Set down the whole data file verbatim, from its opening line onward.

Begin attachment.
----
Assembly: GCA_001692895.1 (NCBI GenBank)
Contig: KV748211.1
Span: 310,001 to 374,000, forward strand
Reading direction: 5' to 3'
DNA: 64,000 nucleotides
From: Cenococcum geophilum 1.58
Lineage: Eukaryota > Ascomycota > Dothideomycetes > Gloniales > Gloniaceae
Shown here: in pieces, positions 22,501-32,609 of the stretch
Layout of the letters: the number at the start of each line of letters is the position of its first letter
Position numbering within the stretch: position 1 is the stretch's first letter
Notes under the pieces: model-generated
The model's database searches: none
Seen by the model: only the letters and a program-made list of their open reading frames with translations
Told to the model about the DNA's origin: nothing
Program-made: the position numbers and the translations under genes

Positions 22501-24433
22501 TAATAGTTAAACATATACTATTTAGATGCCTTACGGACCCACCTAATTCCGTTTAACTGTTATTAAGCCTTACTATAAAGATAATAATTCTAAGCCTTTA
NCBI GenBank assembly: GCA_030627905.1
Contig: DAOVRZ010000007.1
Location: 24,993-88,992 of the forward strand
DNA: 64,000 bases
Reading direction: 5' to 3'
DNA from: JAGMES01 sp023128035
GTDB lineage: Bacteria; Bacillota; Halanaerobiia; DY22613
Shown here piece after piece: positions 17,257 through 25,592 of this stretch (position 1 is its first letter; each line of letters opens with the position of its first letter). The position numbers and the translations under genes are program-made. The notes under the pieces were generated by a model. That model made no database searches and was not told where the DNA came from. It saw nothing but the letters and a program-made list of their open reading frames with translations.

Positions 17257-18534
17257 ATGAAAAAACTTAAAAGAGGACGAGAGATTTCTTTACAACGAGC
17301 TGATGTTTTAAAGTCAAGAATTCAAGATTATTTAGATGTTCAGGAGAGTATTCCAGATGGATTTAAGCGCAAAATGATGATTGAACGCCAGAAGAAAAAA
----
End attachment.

Assembly: GCA_001692895.1 (NCBI GenBank)
Contig: KV748211.1
Span: 310,001 to 374,000, forward strand
Reading direction: 5' to 3'
DNA: 64,000 nucleotides
From: Cenococcum geophilum 1.58
Lineage: Eukaryota > Ascomycota > Dothideomycetes > Gloniales > Gloniaceae
Shown here: in pieces, positions 22,501-32,609 of the stretch
Layout of the letters: the number at the start of each line of letters is the position of its first letter
Position numbering within the stretch: position 1 is the stretch's first letter
Notes under the pieces: model-generated
The model's database searches: none
Seen by the model: only the letters and a program-made list of their open reading frames with translations
Told to the model about the DNA's origin: nothing
Program-made: the position numbers and the translations under genes

Positions 22501-24433
22501 TAATAGTTAAACATATACTATTTAGATGCCTTACGGACCCACCTAATTCCGTTTAACTGTTATTAAGCCTTACTATAAAGATAATAATTCTAAGCCTTTA
NCBI GenBank assembly: GCA_030627905.1
Contig: DAOVRZ010000007.1
Location: 24,993-88,992 of the forward strand
DNA: 64,000 bases
Reading direction: 5' to 3'
DNA from: JAGMES01 sp023128035
GTDB lineage: Bacteria; Bacillota; Halanaerobiia; DY22613
Shown here piece after piece: positions 17,257 through 25,592 of this stretch (position 1 is its first letter; each line of letters opens with the position of its first letter). The position numbers and the translations under genes are program-made. The notes under the pieces were generated by a model. That model made no database searches and was not told where the DNA came from. It saw nothing but the letters and a program-made list of their open reading frames with translations.

Positions 17257-18534
17257 ATGAAAAAACTTAAAAGAGGACGAGAGATTTCTTTACAACGAGC
17301 TGATGTTTTAAAGTCAAGAATTCAAGATTATTTAGATGTTCAGGAGAGTATTCCAGATGGATTTAAGCGCAAAATGATGATTGAACGCCAGAAGAAAAAA